The Pogues at Bristol Harbourside - Bristol gig review
Posted on: 2014-06-27
The Pogues : anarchy, bawdiness, melancholy romance and plenty of whiskey which infuse the majority of the band's oeuvre, an Irish pub band punched with infectious rhythm, guts and glory to the accompaniment of mandolin, accordion and tin whistle.
The weather may have been a tad on the damp side, but that certainly didn't impede the enjoyment of the capacity crowd for The Pogues' barnstorming performance at Lloyds Amphitheatre.
Shane MacGowan – unquestionably one of the music industry's most notorious hellraisers – on occasion only just barely seemed able to stand, clutching on to and swaying around his microphone and slurring his words amidst many enthusiastic gulps of an ever-present pint.
Let's be perfectly honest though, his voice has never been a finely-tuned instrument of mellifluous beauty, but it roughness and robustness added a rowdy, rugged drunken vigour to proceedings.
Nevertheless, its anarchy, bawdiness, melancholy romance and plenty of whiskey which infuse the majority of the band's oeuvre, an Irish pub band punched with infectious rhythm, guts and glory to the accompaniment of mandolin, accordion and tin whistle.
MacGowan took it in turns to sing the songs and his voice flagged more often than not (in fact, there were several times it seemed he'd forgotten the lyrics altogether and slurred together a string of dissonant growls), but it didn't matter one jot to the audience, most of them equally well-lubricated.
The iconic frontman was well supported by the band, who took over while he disappeared backstage intermittently and a few times translated his incomprehensible, wobbly declamations, as they belted their way through a fair portion of their Rum, Sodomy and Lash album and some of their greatest hits.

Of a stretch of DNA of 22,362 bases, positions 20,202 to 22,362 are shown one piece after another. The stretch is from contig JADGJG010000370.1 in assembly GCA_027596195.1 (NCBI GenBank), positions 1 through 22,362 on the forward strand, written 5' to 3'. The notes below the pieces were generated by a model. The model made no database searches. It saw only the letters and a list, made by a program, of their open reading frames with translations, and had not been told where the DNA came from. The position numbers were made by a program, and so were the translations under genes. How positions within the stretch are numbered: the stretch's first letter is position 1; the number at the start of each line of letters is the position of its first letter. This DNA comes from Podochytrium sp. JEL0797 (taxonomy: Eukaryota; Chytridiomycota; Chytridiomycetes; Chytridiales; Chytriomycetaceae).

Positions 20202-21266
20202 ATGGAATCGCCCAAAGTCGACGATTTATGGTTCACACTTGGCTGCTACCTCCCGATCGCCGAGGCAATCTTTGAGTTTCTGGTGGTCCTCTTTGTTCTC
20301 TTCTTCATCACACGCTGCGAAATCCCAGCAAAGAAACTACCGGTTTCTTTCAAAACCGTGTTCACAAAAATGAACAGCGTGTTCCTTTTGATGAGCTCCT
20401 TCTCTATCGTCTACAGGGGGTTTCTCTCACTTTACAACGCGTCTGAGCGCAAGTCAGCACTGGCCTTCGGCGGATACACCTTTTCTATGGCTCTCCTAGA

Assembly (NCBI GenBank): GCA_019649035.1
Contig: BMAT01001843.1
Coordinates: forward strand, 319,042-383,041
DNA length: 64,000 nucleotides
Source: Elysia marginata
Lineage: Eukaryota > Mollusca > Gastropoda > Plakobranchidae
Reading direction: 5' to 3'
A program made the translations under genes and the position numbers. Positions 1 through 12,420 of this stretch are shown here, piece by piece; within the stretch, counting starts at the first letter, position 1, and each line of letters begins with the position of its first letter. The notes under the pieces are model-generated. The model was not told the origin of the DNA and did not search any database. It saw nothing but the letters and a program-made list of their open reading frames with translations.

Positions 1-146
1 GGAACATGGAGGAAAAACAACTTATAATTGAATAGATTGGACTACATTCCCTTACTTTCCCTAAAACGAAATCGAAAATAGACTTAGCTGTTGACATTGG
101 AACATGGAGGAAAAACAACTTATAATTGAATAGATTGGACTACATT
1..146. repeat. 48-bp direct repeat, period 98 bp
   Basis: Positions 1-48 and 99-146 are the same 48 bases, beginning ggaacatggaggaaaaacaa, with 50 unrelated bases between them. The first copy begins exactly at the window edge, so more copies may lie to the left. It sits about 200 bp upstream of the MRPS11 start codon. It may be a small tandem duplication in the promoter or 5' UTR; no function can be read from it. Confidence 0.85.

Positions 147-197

As the darkness descended and the crowd became whipped up into an at-times apoplectic dancing frenzy, the Amphitheatre provided the perfect backdrop for the band's well-known songs and infectious on-stage shenanigans.
Any other band would have fired him years ago, but The Pogues just isn't The Pogues without MacGowan, revered by the baying, cheering crowd, as he staggered around, dressed in black and with ghostly pale complexion, a living, breathing miracle that the Grim Reaper has kept his bony clutches away for the best part of 30 years.
'Dirty Old Town', Euan MacColl's caustic tribute to Salford's factories, kicked off the encore, and the lively crowd jostled and drank and threw pints in the air with enthusiastically reckless energy.
A surprisingly heartfelt A Rainy Night in Soho preceded two rousing finales in the form of the toe-tappingly bawdy 'The Irish Rover' and 'Fiesta'.
But the fact MacGowan couldn't remember half the words made absolutely not a jot of difference. The capacity crowd knew them and they belted them out as loudly as they could, and they revelled in the magic of a band whose music will forever lift the spirits and raise plenty of hell.
MacGowan and The Pogues will forever endure.
Jamie Caddick for 365Bristol
Born and raised in the suburbs of Swansea, Jimmy moved to Bristol back in 2004 to attend university. Passionate about live music, sport, science and nature, he can usually be found walking his cocker spaniel Baxter at any number of green spots around the city. Call James on 078 9999 3534 or email Editor@365Bristol.com.